Guidelines. Follow the guidelines when you submit. They’re an important part of any literary magazine. You want to have your best shot at getting your work published, so read any guidelines carefully. We (meaning Gyroscope Review) didn’t make up frivolous guidelines. They were cultivated over time with a goal in mind—making the editor’s job easier. Hey, why do YOU get it so easy you ask. Well, we understand you should be tailoring your submissions to each magazine’s guidelines for each submission. That’s work. We’re poets ourselves, we understand.
There are only so many hours in a day. We also work full time, have family to take care of, and don’t get paid to do something we love – read poems and send them out into the world through the magazine. Just 15 days into the submissions for the Fall issue, we have 350 poems to read. Multiply that by our 8 week submission period, and you see the problem. We want to give each poem the loving attention it deserves, so anything that makes it easier to read helps tremendously. So please follow the guidelines.
Observe the standards
We have specifics in the guidelines. They may seem nitpicky, but they’re not to us. Standard fonts, standard settings, no weird mark up because it makes for better/easier reading. Then when we do go to put the issue together, it goes much faster than changing everything from an obscure font, reformatting, and stripping out weird Word mark ups. Believe me, Word doesn’t want to let go of some of the strange dots and underlines at times. And please, please, don’t use handwriting font for your submission. It may look cute, but it’s hell on eyes.
Other things you can do is read our back issues. They are available on the website, free of charge. It will give you an idea of what types of poems we publish. You can see who we’ve been publishing and maybe take a peek at their other poetry out there on the Internet. If we say we’re not fond of rhyming poems (unless done really well) or poems about the process of writing poetry, we mean it. Likes and dislikes are part of any poetry magazine. It’s a subjective thing but we’d rather be upfront about it.
One way to find out editor likes and dislikes is to read our Masthead. Editor bios and preferences are listed there. There are editor interviews scattered around the Internet by Duotrope, Trish Hopkinson and others which gives you a deeper dive into editor preference. Links to the interviews are available on the website. The Masthead also lets you know the editor’s names. Using our names is friendly, but not necessary. While addressing the cover letter to “Poetry Editor” doesn’t phase us, “Dear Sirs” gets some side-eye.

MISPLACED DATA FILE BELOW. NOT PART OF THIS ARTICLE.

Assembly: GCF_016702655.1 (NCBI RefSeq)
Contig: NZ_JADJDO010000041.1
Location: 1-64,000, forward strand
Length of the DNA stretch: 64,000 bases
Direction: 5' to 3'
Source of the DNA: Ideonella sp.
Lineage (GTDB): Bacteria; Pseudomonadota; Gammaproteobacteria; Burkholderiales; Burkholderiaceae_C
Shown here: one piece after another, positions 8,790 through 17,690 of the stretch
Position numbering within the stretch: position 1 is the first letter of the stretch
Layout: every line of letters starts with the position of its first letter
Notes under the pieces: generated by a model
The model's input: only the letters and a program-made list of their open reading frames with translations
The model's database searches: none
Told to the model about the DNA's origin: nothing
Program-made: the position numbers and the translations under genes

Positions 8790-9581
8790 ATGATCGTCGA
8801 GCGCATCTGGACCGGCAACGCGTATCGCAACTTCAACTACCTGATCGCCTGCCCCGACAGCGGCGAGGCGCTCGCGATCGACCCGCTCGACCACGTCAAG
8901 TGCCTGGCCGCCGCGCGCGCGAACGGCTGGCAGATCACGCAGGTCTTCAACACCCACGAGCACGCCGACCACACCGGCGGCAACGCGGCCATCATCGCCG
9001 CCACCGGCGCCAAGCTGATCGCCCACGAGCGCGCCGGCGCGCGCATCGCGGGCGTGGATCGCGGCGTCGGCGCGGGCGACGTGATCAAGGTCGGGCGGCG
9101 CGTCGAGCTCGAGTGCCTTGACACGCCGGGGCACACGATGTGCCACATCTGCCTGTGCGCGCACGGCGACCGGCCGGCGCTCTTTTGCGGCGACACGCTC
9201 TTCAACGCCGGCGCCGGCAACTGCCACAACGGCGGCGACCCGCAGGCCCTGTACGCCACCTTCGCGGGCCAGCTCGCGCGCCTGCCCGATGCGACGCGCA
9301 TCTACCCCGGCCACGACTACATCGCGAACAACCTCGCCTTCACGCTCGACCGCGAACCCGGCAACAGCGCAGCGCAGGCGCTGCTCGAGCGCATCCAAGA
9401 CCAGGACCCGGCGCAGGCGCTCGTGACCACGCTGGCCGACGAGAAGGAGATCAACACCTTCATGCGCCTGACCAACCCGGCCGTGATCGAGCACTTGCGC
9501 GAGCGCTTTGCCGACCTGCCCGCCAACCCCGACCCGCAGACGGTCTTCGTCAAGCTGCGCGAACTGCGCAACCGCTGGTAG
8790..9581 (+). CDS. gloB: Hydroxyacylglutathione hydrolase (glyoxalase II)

One thing everyone hates is cover letters. I hate them too. I never know what to say. Serious or flippant? What to be? Be professional, but have fun. We’ve tried to make it easier in our guidelines by giving you some topics to write about. Pets, plants, vacations and hobbies. We love to get to know our poets personally. If you don’t have a lot to say, don’t sweat it. We don’t judge you by your cover letter. You don’t need to put your credentials there, that’s what the bio section is for.
Follow the Guidelines
Note if a magazine accepts simultaneous submissions. We do, some don’t. This is a hard enough business without having someone exclusively hold your hard work for months on end. We encourage simultaneous submissions. Just please let us know if something gets accepted elsewhere so we can mark it in our file. There is nothing more disappointing than accepting a poem and finding out it’s already been accepted elsewhere. Don’t make us cry.
Reading the guidelines and following them helps the editors evaluate the poems quicker, which means we can get back to you quicker. Remember, we can’t always send a personal response, but when we do we mean it. Don’t take rejection personally, it’s part of the process. Replying “Your loss” or “Thanks for nothing” doesn’t make us look favorably on you. Let’s be courteous to each other, we have a lot in common. We all love poetry and want to see it thrive. Make sure you are giving your poems their best shot at publication by presenting them in the manner requested. The editors thank you.
More on Publishing:
Throw Your Heart Into the Fire
A Day in the Life of an Editor
Graduate From Unpublished to Published Poet